KLUTZES WELCOME: Dropel Labs, the in-house innovation hub of Dropel Fabrics, is trying to upgrade the basic cashmere T-shirt with a waterproof, stain-proof version.
Using hydrophobic technology and Grade A Mongolian cashmere, the company has created a $150 machine-washable version that is being sold directly to consumers online.
Having consulted with Dropel Fabrics’ founder Sim Gulati for the last year, Jordan French recruited Timo Weiland to help out with design and implementation. The men met as undergrads at Vanderbilt University more than 10 years ago. Before starting his own consultancy business Notability Partners, French put his engineering skills to work for a variety of companies and organizations, including NASA.
In a joint interview, French and Weiland mentioned how Miroslava Duma, founder of the New York Fashion Tech Lab, is an investor in Dropel. And after a meeting in Moscow, Duma suggested to French that the stain-proof garment launch in Russia where consumers appreciate such advanced capabilities. Dropel Labs is selling women’s and men’s cashmere T-shirts in white, black and gray through its e-commerce site.
Finding new solutions in a priority for Weiland, who is part of the CFDA’s new 11-person innovation and technology committee. The group will be meeting quarterly to help use advancements to offset retail disruption. He and French expect Dropel to use its proprietary products for other apparel, adding that home products are another possibility. Dropel poached Kwaku Temeng, a former director of Under Armour’s Open Innovation Lab, to become its chief technology officer.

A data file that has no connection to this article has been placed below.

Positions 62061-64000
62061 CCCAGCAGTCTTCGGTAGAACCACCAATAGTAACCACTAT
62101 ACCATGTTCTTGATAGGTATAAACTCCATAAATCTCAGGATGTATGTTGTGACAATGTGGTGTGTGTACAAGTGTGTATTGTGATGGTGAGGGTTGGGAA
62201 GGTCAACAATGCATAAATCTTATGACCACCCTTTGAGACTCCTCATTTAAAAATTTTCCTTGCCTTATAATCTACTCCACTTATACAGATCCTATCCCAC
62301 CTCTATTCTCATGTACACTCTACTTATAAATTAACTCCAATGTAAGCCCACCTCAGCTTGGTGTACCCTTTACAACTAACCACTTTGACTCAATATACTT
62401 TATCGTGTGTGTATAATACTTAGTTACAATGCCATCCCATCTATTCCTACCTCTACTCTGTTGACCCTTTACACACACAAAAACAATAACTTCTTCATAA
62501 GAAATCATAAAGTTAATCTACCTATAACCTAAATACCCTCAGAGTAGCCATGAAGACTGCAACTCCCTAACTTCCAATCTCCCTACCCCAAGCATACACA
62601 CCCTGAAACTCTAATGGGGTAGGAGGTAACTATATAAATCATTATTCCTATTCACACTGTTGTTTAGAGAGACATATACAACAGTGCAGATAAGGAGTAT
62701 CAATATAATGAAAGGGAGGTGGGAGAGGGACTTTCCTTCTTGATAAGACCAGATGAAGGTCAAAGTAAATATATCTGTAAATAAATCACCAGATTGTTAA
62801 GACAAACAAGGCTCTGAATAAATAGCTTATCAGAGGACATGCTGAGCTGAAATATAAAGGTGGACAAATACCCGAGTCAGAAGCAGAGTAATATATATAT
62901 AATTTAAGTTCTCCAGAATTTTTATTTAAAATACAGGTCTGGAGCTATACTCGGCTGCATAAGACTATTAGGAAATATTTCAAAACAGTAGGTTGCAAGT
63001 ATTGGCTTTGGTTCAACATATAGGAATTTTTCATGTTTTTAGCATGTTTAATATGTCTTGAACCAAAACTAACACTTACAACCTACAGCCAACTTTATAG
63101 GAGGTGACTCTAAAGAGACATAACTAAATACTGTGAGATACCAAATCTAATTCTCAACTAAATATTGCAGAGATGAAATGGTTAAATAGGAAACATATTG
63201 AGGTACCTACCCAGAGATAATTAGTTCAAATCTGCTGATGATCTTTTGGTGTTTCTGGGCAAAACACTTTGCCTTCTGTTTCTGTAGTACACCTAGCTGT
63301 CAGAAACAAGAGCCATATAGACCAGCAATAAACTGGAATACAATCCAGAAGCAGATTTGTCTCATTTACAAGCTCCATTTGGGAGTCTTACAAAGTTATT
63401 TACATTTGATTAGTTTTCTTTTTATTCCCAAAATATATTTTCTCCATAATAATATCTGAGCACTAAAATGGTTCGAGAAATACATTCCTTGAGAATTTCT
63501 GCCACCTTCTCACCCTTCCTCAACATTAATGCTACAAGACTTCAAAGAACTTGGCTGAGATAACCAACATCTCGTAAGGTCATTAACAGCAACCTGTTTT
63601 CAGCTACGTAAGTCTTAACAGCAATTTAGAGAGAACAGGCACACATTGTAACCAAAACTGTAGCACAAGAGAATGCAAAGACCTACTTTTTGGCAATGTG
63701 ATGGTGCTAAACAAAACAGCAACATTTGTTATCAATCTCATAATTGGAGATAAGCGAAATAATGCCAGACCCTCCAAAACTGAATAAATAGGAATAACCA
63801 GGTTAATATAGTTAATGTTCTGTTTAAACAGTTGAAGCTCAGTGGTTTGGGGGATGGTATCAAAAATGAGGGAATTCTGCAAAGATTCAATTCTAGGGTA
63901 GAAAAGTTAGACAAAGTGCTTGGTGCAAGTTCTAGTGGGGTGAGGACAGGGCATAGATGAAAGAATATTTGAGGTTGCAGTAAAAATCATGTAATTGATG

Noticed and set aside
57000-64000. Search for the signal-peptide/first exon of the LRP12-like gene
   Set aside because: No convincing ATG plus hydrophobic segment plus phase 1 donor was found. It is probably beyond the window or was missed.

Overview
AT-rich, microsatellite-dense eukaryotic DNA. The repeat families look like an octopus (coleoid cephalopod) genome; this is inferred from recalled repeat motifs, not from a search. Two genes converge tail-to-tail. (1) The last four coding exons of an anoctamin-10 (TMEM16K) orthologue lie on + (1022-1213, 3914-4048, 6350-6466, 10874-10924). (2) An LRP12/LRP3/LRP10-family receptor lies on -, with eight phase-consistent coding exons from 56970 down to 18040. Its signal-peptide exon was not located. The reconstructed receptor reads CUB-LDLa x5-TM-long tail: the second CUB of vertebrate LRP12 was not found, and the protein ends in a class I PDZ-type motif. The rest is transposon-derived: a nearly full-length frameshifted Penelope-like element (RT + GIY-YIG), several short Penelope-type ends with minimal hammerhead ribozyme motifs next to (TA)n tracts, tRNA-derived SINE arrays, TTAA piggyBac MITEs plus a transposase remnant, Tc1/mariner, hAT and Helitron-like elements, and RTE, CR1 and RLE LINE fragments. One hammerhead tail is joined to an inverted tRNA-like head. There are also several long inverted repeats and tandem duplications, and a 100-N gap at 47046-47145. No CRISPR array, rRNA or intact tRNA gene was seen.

A number of large brands are looking into using Dropel for their products with some already at the pilot stage, they said. European ones like Mister French, Area and Ceam are already using it.
French also pointed to the work of Isaiah Kacyvenski, a former Seattle Seahawks player who is founder of the Sports Innovation Lab, who is focused on “how do you get that incremental gain by making something better.” With performance-enhancing technology such as wearables being adopted for more sports clothing, French noted how, “A game of inches is what football is called.”